'My house is like being in a prison - no human should live like this'

Lauren Boggie stores her clothes in the kitchen as her bedroom wardrobes are too wet and mouldy.

Lauren Boggie’s council house in Edinburgh is full of mould and worsening dampness.

She tries hard to make it a comfortable home for her family but it’s riddled with problems.

She’s storing her clothes in the kitchen as her bedroom wardrobes are too wet and mouldy.

Furthermore, she fears the property isn’t stable as the interior walls shake and rattle. Boards cover the windows, which don’t fully close.  

She told STV News, “It’s like living in a prison. I don’t think any human should live like this. The mould can only get mouldier. The damp can only get damper. I feel like I’m living in a bath. It feels wet. It feels damp.

“It’s soul destroying. It feels unhealthy. I just want a nice warm, comfy house. Just walls that are standing and no mould. I’ve seen worse mould, but this mould has gotten worse.”

And Lauren’s not alone. Around 85,000 households in Scotland are living within a property considered to be in poor condition, according to Homes for Scotland.

Housing GFX.STV News

Scott Lumsden from the tenants’ union Living Rent said: “People are being left in these houses, flats, tenements that just aren’t up to scratch.  

“They are being left in states of disrepair. We know in the private sector that 50% of people are in housing that is not suitable, that need critical repairs done. We know in social housing there’s a similar number of people waiting for repairs to be done.”

Regarding Lauren’s circumstances, officials at the City of Edinburgh Council said they would arrange a site visit to identify work that needs carried out.

Cammy Day, leader of City of Edinburgh Council, said: “I sympathise with the tenants and I’m so sorry to hear that their current circumstances are causing them a lot of worry. We want our tenants and residents to live in safe homes where their health is a priority.”

“We have no record of any complaints received from Ms Boggie and there are no outstanding repairs logged.

“However, we’ll arrange a site visit to identify any outstanding works that need to be carried out. Our housing colleagues will be in touch with the family to offer a full review of their housing options.”

Could technology be the answer?

Those in the housing sector are now looking to technology to help improve Scotland’s housing stock.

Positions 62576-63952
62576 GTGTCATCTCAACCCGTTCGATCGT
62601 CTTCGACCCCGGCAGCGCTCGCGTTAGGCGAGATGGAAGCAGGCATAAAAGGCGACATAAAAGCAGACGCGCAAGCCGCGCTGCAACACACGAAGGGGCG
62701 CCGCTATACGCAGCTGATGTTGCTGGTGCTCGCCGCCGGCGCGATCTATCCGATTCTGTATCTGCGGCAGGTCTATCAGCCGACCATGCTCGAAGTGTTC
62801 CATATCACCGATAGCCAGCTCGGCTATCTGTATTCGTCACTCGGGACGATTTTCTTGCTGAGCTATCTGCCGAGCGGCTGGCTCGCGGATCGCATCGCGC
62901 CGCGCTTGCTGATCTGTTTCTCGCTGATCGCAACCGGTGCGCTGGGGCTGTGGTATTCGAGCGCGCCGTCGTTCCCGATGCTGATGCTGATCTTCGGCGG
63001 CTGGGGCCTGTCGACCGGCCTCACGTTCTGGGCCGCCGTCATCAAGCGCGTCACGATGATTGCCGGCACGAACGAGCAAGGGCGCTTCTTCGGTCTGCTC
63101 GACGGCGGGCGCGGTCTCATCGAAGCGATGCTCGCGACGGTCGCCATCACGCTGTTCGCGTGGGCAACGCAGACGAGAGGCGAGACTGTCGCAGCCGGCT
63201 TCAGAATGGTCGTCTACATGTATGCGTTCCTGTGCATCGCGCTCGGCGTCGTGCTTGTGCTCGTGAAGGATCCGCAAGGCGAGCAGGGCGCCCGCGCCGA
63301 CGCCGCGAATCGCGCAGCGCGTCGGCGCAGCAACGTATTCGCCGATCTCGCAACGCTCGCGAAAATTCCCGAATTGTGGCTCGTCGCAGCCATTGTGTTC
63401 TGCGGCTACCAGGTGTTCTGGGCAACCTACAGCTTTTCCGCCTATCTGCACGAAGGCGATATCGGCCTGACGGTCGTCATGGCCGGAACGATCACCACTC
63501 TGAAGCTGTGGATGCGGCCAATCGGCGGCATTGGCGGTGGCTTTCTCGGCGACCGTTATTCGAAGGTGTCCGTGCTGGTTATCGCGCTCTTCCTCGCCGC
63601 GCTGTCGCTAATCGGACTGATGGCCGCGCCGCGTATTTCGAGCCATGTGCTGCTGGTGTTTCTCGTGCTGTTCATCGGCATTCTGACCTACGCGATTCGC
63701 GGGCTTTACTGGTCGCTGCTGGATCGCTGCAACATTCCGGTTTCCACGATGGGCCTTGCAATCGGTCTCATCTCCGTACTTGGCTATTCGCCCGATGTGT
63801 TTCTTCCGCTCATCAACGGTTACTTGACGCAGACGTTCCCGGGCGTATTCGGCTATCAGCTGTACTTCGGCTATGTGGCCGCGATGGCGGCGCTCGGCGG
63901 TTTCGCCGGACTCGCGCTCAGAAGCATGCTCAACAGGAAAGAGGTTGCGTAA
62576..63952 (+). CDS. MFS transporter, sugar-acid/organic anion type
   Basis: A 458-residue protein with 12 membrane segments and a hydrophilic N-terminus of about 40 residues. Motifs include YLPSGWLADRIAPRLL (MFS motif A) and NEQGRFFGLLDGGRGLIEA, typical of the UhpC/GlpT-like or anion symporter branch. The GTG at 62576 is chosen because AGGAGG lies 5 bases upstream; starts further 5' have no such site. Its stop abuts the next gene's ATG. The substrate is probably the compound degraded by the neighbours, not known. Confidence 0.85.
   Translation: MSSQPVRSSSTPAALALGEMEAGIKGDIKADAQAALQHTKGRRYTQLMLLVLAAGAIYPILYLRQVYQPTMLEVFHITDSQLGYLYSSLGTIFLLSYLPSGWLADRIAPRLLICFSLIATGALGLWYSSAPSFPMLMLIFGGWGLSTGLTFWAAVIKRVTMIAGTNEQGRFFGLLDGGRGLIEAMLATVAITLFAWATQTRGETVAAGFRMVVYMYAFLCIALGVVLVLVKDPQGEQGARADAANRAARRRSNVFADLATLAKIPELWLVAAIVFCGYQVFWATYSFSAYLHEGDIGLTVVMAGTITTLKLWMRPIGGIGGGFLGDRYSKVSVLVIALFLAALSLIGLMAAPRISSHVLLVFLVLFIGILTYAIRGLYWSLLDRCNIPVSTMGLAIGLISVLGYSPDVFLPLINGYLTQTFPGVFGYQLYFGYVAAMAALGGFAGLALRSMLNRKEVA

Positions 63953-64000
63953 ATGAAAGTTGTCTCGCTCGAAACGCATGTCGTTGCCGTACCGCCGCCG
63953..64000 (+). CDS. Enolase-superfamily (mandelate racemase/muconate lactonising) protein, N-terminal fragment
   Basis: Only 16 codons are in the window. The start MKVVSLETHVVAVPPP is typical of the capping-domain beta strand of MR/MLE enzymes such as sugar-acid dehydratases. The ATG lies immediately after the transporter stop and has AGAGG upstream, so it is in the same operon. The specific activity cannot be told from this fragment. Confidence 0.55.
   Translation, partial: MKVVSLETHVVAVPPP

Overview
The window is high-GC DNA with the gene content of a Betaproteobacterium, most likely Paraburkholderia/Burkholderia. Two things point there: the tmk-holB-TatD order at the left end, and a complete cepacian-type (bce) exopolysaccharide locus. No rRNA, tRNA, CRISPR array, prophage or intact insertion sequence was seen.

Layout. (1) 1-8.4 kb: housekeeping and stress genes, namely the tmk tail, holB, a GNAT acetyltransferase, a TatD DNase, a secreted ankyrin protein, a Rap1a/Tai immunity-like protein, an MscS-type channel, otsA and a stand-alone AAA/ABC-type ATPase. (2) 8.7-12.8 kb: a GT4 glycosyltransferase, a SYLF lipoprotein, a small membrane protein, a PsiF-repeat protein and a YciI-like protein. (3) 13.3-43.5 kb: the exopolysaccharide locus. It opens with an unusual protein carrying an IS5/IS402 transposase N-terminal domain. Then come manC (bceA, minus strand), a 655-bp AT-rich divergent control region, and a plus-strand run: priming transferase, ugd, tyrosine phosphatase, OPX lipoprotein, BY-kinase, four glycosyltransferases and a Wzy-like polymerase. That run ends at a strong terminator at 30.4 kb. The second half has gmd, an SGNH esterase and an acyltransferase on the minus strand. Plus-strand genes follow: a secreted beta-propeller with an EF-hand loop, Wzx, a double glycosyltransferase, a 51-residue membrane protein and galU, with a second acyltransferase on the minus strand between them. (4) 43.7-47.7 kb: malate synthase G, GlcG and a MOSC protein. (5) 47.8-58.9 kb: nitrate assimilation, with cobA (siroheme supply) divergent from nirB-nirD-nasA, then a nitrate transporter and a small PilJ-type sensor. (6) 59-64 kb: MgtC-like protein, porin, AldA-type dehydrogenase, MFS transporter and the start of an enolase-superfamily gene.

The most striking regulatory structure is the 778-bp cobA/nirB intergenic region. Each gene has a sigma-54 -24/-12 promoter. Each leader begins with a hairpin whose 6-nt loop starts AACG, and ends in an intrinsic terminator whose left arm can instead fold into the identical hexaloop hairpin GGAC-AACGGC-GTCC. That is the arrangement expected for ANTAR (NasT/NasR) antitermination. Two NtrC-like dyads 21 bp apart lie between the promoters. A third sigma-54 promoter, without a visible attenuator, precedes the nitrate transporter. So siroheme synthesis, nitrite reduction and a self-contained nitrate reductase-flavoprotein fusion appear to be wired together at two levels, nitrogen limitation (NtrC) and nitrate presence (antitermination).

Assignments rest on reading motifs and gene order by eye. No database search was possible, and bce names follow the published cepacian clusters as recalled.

One tenement in Glasgow, owned by West of Scotland Housing Association, is the first of its kind in the UK to be fitted with electric wallpaper.

It heats the structure of the building, rather than air in the room. Experts believe that is the perfect solution for hard-to-treat properties across the country.

Lesley McCourt

Lesley McCourt from Sureserve Assest Services told STV News: “Whilst it does take a longer period than gas to get to the temperature you want to achieve, it also retains heat for three times as long as a gas heating system.

“The reason that the temperature drops off with a gas heating system so quickly after you switch the heating off is because the air has left the building – that doesn’t happen with infrared, so you don’t have to use the heating for as long as you would with a gas heating system.”

The company uses the available information about the property to build a 3D digital twin. Alongside thermal imaging systems, experts believe it could help landlords monitor issues with damp or mould before it becomes a problem.

All of this improvement comes at a cost and some landlords may pass that on to tenants in the form of rent increases.  

Thermal imaging system monitoring temperature in buildings

But West of Scotland Housing Association believe it’s a cost they should cover.

Andrew Kubski, the association’s director of development and asset management, said: “We’ve seen enough from our one pilot to suggest that this might have some mileage, so we want to scale it up.

“The important thing for us is getting some feedback from the householders on how it works. As long as we’re comfortable that they know how to get the best out of it and it’s given us that reduction in energy usage.

“We’re seeing that reflected in the demand in the property and the tenants have seen the lower fuel bills, so I would like to think we would roll it out much wider.

The Scottish Government has ambitious net zero targets they want to hit by 2045, but achieving that means the existing housing stock needs to be more energy efficient.

So far they’re not going to hit that target.

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